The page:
UPS employees begin returning; company says ‘we have a lot to pick up’
ATLANTA (AP) _ Teamsters returned to work and trucks began rolling today at United Parcel Service, as the company that bills itself as ``the tightest ship in the shipping business″ set out to right its course _ mending morale and winning back customers.
Today’s first order of business following a 15-day strike that crippled the nation’s largest shipping company was to pick up thousands of packages being held by regular customers.
``We have a lot to pick up,″ said Ken Sternad, a spokesman at UPS headquarters in Atlanta. ``We imagine that for next several days, we’ll see strong pickup volume, then probably next week a leveling off to something below pre-strike levels.″
But at a distribution center west of Atlanta, only a few trucks were moving this morning and some returning employees were turned away. Driver Vincent Wiggins was supposed to be on vacation but showed up, thinking he might help clear a backlog of packages. He said he was told there wasn’t enough work.
``Right now, they need to build up,″ Wiggins said. He added that he was anxious to return to work because ``I’ve already had two weeks vacation.″
Some customers said they were eager to see familiar faces in the brown delivery trucks picking up packages.
``I was buddies with all the drivers,″ said Matt Weyandt of Dover (Del.) Leasing Co. ``We’ll have a good laugh about this now that it’s over.″
The tentative agreement would combine part-time slots to create 10,000 new full-time jobs, limit subcontracting and increase UPS’ contributions to the union’s multiemployer pension and health plans.
Chereta Stephenson, a part-time loader at a UPS hub in Columbia, S.C., put in an early-morning shift today and said she was happy to be at work.
``I was up at 2 (a.m.),″ she said as she left her shift. ``I was ready to come back.″
Workers were greeted today with an announcement that any strike-related disturbances would not be tolerated. But Stephenson and her co-workers agreed there was little tension on the loading docks, even though as much as 15 percent of the work force crossed the lines.
``Some of (the strikers) were smarting off, but it was just joking around,″ said Sandra Jeffcoat, 35, one who crossed the picket line. ``They said if they knew they’d only get a dollar more per hour, they should have come to work.″
The union’s 50-member national bargaining committee and officials from more than 200 Teamsters locals unanimously endorsed the contract Tuesday night, sending it to members for a ratification vote and authorizing a return to work.
``I’m really happy. My headaches have gone away,″ said Michael Estlick, co-founder of Electro Mechanical Technologies Inc., a Cleveland company that laid off half its staff because it couldn’t get parts delivered.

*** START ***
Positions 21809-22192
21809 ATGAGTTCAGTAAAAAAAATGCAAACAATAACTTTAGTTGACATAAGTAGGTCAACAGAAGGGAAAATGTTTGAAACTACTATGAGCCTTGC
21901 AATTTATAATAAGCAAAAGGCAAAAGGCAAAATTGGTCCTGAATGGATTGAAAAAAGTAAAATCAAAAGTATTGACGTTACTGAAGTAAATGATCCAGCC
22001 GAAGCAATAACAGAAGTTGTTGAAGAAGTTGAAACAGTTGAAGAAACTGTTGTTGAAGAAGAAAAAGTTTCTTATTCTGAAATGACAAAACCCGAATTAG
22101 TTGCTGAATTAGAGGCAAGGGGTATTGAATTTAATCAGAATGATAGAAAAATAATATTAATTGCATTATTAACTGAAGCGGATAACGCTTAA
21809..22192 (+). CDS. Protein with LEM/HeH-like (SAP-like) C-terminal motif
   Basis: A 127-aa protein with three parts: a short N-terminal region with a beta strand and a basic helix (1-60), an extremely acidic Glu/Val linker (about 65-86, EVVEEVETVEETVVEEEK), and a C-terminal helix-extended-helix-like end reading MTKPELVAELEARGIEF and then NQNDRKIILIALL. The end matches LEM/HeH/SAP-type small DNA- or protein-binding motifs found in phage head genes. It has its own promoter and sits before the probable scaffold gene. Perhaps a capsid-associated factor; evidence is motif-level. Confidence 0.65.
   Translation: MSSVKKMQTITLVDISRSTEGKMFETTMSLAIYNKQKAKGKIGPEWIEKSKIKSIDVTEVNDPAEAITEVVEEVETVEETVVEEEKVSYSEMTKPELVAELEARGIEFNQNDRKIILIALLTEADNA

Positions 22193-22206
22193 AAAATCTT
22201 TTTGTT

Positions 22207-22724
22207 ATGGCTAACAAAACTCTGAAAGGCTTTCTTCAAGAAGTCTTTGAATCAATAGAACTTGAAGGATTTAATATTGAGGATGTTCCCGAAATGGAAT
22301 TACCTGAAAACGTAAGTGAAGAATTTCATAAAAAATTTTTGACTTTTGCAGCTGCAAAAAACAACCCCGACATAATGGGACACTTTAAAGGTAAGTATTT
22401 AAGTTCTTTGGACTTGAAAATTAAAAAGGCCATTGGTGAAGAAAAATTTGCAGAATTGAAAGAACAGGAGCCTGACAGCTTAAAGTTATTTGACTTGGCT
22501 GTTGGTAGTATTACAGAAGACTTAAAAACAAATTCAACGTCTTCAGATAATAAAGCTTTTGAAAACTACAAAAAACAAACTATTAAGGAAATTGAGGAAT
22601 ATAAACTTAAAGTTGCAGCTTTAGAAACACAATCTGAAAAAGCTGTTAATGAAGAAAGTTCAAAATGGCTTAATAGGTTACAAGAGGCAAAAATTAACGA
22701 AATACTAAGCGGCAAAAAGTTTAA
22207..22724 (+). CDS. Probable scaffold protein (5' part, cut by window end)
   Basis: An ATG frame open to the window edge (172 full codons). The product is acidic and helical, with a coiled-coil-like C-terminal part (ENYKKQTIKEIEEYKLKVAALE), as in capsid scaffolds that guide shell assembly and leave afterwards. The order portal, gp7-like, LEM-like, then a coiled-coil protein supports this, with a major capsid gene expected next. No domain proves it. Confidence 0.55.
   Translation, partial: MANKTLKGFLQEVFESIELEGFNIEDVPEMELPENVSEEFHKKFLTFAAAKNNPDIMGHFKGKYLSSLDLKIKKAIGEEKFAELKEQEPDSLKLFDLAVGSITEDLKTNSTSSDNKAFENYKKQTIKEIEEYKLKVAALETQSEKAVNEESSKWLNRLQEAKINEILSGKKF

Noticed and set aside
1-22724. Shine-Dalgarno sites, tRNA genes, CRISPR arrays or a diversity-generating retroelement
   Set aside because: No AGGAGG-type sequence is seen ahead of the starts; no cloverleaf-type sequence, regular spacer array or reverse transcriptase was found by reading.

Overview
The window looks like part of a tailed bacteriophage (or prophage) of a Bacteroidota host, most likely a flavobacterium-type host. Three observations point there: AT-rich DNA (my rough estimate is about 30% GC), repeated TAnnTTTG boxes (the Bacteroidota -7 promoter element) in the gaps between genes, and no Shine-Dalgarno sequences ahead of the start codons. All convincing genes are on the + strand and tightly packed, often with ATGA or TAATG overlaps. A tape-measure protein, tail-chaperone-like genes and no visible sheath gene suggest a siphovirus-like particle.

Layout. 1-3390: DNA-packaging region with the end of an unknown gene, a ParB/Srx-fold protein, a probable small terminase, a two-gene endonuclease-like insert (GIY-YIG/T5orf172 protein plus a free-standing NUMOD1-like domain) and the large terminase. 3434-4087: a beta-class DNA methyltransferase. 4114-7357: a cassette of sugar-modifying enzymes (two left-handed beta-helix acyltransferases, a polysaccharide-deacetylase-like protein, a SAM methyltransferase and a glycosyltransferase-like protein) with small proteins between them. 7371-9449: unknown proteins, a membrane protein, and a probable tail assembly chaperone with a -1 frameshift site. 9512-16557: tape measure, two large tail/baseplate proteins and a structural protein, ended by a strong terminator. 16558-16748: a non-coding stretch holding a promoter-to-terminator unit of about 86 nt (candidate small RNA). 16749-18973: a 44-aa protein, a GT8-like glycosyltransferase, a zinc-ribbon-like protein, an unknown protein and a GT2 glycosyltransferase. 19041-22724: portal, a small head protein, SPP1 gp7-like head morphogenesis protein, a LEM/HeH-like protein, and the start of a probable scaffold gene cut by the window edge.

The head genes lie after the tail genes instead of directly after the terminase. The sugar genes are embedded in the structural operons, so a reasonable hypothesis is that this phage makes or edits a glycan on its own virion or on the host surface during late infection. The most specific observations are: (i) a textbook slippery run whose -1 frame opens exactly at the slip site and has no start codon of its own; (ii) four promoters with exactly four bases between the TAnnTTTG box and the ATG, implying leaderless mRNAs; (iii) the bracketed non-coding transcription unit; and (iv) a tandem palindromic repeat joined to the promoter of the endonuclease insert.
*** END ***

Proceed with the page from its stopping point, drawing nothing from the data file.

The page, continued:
UPS also said it lost money, at least $600 million in revenues although the figure was partly offset by reduced labor costs. Company officials estimated permanent volume losses at 5 percent or more, and warned that such a loss could trigger more than 15,000 layoffs.
UPS chairman James Kelly said the strike ``hurt us a great deal,″ with some customers saying the would cancel business or reduce future reliance on the delivery giant.
``But it is now time to look ahead together,″ Kelly said. ``We will turn our attention to the task of winning back the confidence of our customers _ and their business.″
The Teamsters dismissed the layoff threat as a scare tactic.
UPS, which normally ships 12 million items a day, was virtually crippled when 185,000 Teamsters went on strike with the support of the company’s 2,000 unionized pilots.
Greg Smith, an analyst with The Colography Group in Marietta, said UPS’ large-volume discounts, its history and its sophisticated computer connections with customers should allow it to regain most of its business.
And personal touches made by striking workers like Ron Monroe should help.
``All during the strike, I’ve been out seeing my customers,″ said Monroe, a full-time driver for 13 years in Atlanta. ``They’ve been very understanding.″
Although UPS competitors lacked the capacity to take up all of the company’s slack, the Postal Service, Federal Express and other shippers aggressively expanded operations the past two weeks.
``The UPS strike opened a lot of eyes,″ said Fred Backhaus, owner of Fred’s Photo in Beloit, Wis. ``I think we are all realizing you have to have more than one shipper. A lot of our vendors and distributors relied exclusively on UPS.″
Ken Shapero, a spokesman at UPS’ air hub in Louisville, Ky., believed operations would soon run smoothly again, and tensions would ease as both sides joined together.
But a few of the striking Teamsters said the animosity would last a bit longer, especially with workers who crossed picket lines.
``They stabbed us in the back; that’s about as dirty as you can get,″ said Adam Liles, a part-time driver in the Atlanta area for eight years.
At Somerville, Mass. _ one of the most aggressive spots for union activity _ Keith Portanova, 29, said he will go back with more pride in what he does and no regrets. He added that tight finances weren’t the only reason he was happy to return.
``I’m really bored,″ the seven-year UPS driver said. ``But at least I’ve gotten a good tan.″